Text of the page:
The 19th Amendment guarantees women in the United States the right to vote. Tuesday was the 94th anniversary of its passage and Women’s Equality Day.
To celebrate about 15 women dressed like they’re from the early 1900's marched around the courthouse in downtown Montrose. They chanted and waved signs that said “vote it counts” and “women make a difference”.
Karen Connor wore a tri-color sash that read “votes for women”.
"We’re here to remind people that women worked really hard to get the vote and they need to remember that and go out and vote," Connor said.
Many of the women incorporated green, white and violet into their costumes.
Jean Blanning of Cedaredge explained how the colors relate to the suffrage movement.
"The colors which are green, white and violet stand for G for give, W for women, and violet [for] vote," Blanning said. "So give women the vote. I trimmed my hat with white, violet and green."
Most of the ladies who attended are members of the League of Women Voters, a nonpartisan organization that encourages people to vote.
Caitlin Switzer, the president of the Montrose chapter, said she dressed like Alice Paul, a leader of the women’s suffrage movement.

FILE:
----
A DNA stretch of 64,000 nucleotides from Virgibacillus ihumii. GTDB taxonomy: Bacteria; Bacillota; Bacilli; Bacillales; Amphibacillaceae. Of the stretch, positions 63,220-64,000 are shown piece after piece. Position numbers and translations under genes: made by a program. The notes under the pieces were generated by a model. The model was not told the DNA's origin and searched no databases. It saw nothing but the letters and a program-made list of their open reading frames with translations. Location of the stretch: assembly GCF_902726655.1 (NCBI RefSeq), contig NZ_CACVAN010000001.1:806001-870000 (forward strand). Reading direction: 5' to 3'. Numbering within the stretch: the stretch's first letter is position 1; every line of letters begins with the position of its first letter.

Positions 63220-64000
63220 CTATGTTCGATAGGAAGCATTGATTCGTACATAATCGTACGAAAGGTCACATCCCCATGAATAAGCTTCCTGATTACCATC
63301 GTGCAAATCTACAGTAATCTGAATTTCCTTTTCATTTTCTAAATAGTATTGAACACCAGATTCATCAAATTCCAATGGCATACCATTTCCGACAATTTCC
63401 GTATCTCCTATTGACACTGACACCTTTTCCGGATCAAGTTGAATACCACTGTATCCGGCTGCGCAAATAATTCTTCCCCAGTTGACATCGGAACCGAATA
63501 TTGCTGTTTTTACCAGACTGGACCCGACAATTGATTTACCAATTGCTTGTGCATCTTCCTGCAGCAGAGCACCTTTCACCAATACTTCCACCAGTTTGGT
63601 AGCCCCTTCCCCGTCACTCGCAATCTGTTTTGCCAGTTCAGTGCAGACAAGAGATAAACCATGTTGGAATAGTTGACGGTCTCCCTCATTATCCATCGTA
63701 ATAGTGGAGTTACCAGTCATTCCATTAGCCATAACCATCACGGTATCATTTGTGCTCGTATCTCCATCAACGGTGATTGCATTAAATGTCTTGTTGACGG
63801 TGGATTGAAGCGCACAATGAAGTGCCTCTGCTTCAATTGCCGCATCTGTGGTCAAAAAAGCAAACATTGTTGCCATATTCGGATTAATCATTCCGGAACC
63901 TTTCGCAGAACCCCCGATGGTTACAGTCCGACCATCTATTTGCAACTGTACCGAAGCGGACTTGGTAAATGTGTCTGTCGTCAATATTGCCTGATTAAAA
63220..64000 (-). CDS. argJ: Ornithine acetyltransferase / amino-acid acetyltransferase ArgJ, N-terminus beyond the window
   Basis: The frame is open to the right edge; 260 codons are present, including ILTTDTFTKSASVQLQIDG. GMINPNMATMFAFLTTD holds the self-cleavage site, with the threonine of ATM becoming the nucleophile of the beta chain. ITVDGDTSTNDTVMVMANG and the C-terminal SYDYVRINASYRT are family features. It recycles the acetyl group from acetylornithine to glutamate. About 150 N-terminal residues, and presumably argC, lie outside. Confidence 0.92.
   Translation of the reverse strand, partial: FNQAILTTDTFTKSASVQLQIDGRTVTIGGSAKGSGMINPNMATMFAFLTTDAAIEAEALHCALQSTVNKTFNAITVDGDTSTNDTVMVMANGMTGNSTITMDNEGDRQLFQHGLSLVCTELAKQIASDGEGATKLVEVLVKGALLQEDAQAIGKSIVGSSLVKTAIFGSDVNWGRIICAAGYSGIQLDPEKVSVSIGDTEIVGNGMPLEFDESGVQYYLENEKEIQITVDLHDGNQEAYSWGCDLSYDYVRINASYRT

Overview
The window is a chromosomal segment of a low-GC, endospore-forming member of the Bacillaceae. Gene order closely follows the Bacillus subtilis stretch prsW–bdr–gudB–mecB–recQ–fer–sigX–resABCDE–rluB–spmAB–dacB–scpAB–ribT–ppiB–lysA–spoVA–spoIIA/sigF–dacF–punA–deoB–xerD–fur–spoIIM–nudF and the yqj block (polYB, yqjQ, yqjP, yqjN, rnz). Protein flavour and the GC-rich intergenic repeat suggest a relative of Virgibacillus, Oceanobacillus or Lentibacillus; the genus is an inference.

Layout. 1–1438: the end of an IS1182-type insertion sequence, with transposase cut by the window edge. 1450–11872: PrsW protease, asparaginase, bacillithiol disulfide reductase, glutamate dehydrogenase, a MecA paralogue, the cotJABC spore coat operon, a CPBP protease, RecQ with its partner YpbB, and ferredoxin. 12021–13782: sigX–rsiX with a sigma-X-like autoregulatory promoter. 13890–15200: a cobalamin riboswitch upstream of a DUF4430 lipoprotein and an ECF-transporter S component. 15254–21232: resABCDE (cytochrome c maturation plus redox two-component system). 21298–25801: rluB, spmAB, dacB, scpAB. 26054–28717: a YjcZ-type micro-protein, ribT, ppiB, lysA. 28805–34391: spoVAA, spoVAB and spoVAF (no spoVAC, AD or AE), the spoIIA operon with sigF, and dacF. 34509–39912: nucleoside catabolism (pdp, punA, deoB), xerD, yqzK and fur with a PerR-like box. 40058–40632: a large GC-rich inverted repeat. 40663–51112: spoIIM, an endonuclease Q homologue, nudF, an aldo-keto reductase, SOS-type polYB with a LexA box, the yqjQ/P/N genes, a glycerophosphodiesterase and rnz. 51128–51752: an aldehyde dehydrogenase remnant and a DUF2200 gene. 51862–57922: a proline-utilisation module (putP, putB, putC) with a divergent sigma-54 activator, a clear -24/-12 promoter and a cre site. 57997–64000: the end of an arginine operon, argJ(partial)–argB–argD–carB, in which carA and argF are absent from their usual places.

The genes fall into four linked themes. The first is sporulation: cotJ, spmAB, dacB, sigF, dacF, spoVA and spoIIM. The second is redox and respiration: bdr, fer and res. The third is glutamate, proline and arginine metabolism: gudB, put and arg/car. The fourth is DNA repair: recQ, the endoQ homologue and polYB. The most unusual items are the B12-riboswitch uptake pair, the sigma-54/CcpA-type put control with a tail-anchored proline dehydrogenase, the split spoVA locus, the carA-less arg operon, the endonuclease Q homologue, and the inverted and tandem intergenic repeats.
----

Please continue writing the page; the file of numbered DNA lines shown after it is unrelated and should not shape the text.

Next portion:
"She is an early suffragist who was on a hunger strike and forced fed by people in favor of the Wilson administration who objected to the women seeking the right to vote…and have a voice in our democracy," Switzer said.
Women in Colorado gained the right to in 1893. That's 27 years before it happen nationally.
"As a citizen of Colorado it makes me feel great that Colorado was ahead of the game getting the right to vote, but Wyoming beat us," Connor said.
Wyoming was the first territory to grant women suffrage in 1869. It became a state in 1890.
Connor said the demonstration was about celebrating women empowerment, but they also had another message they want to get out.
"It’s important to vote [and] to have a voice in what happens in our country," she said. "If you don’t vote then you don’t have a voice."